In further proof of American political ingenuity, South Carolina “does not have registration by party. Voters may vote in either party’s primary, but not both” (Vote.us). I’m trying to get my mind around that: how would those of us who regularly canvass “our” D or R voters operate if there are no registered D’s and R’s? How would we see if our own party registration is gaining or shrinking? It would be a whole different dialogue. And who receives all those robocalls imploring us to vote for the candidates of our own party? Hmm, perhaps there is something to be said for the SC model.
Thus, in the SC primary, voters who regard themselves as Independents could choose the D or R winner and voters who think of themselves as D’s or R’s could choose the other party’s winner, and no one will ever know how many of each did the voting.
And here’s another twist: the SC primaries are on 2 different dates: Republican on February 20, Democratic on February 27 (both Saturdays, a good idea for people with long workdays). So if I am not feeling well on the day of the first primary or there is a big storm, I just go vote in the second. R, D, what ever, at least I can put on a “I Voted Today” sticker. It’s hard to imagine in our very party-oriented PA! And party activists have to go out and try to influence primary voters at the polls twice. Twice as much work for them… and twice as expensive for the county to pay the poll workers!
In non-closed primary states like NH and SC, I suggest that we should speak not of the D and R primary, but of “state-level general election rehearsals.”
4) Should states’ influence on a party’s presidential choice vary by more than population?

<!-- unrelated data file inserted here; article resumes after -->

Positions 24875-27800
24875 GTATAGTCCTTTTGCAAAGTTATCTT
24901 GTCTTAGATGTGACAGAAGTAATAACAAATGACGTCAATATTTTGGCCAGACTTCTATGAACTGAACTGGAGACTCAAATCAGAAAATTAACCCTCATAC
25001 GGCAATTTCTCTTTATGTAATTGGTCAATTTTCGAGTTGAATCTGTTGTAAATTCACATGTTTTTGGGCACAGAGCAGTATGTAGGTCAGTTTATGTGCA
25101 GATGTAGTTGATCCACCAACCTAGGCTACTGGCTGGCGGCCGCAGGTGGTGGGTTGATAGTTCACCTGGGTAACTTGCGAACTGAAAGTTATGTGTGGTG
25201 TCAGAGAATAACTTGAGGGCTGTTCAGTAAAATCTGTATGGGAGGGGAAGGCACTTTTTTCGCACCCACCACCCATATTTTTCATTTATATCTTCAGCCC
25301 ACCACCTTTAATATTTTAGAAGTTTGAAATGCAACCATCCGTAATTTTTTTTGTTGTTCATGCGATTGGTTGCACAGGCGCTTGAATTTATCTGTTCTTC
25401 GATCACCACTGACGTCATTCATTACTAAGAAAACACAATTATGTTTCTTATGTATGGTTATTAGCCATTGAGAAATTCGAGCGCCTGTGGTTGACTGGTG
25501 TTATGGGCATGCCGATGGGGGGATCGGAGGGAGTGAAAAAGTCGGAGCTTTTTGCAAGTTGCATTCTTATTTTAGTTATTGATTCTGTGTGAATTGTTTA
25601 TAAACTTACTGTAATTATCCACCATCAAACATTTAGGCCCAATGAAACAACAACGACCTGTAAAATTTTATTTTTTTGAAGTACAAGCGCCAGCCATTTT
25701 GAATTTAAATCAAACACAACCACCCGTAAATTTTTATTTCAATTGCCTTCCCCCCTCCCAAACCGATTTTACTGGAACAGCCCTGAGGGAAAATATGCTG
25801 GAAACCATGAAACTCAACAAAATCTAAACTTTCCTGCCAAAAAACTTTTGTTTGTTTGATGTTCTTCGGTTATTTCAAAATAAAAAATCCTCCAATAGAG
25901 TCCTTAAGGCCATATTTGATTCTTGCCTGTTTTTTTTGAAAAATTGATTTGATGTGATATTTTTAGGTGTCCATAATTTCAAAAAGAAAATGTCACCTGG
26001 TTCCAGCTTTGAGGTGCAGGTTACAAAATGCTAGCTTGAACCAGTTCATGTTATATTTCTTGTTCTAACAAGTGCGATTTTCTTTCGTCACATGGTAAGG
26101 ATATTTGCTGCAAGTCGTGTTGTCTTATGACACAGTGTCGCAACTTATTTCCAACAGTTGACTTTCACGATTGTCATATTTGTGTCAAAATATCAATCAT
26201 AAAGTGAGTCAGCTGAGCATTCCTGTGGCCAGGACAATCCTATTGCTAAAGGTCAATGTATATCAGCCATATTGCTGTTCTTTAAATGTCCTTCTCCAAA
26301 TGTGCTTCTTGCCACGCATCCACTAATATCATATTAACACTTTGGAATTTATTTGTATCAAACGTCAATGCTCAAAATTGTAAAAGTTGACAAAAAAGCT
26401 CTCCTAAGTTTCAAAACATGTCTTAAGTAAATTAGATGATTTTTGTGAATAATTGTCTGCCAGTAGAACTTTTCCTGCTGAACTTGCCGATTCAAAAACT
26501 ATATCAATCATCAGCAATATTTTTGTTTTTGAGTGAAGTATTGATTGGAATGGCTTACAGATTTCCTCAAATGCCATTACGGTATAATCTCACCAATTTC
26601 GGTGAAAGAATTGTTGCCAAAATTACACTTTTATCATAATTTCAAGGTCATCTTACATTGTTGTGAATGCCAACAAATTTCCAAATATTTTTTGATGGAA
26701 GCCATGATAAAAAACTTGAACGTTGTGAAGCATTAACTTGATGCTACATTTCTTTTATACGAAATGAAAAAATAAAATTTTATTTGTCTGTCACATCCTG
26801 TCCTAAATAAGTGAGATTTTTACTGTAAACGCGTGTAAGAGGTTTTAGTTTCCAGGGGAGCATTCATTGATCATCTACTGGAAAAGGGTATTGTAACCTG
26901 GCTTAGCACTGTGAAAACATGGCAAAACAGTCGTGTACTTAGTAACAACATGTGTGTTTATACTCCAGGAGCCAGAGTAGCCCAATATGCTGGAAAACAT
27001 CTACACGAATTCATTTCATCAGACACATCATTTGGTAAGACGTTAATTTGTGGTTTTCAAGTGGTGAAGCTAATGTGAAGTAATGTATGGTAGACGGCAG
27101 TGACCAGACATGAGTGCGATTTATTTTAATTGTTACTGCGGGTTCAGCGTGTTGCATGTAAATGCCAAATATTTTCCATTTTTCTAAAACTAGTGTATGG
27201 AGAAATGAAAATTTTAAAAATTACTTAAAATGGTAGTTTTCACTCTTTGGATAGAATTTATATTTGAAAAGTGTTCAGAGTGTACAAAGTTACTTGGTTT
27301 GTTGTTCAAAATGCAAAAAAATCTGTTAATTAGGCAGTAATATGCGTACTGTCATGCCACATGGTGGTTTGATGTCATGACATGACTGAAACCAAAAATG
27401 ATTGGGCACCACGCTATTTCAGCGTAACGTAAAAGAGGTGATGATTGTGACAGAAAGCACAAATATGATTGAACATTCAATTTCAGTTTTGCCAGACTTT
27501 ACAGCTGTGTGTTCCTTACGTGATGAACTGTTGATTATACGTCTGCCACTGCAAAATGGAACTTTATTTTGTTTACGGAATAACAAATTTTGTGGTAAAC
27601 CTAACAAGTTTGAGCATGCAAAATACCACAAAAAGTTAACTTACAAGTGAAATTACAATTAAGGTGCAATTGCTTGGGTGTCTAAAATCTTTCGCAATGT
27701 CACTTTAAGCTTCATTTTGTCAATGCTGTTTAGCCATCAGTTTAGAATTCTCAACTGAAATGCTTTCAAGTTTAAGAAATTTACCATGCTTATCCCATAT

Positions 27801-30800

We know that PA is usually very competitive in statewide (ungerrymandered) races. But in some states we can say a R or D has virtually zero chance of winning in November; should R’s or D’s in those states influence their own party’s choice of a candidate who will have to suit voters elsewhere?
Actually, the parties have thought of that. It is so complicated that you’ll have to read a separate post soon to find the details. But here’s an exemplary bottom line: Wyoming (dominated by R’s) has 11 times the per-capita influence of Republicans in California (where R’s seldom win anything) on the choice of their party’s presidential candidate. I can understand that: why should presumably more moderate CA voters hold the R party back from choosing a right-winger? But what I can’t understand is why Wyoming has twice California’s per capita influence on the D nomination. It seems to me a ratio around 0.5 would be more appropriate
5) PA can learn something from South Carolina in accommodating voters with physical difficulties who do not wish to vote absentee (from the download “Access for All Voters in South Carolina“):
“Voters who are unable to access the polling place or stand in line to vote due to a disability or being age 65 or older may vote in their vehicle. Curbside voting does not require a disability parking placard. Poll managers monitor the curbside voting area at a minimum of 15 minute intervals.”
More soon on the primary season, the media’s favorite source of excitement.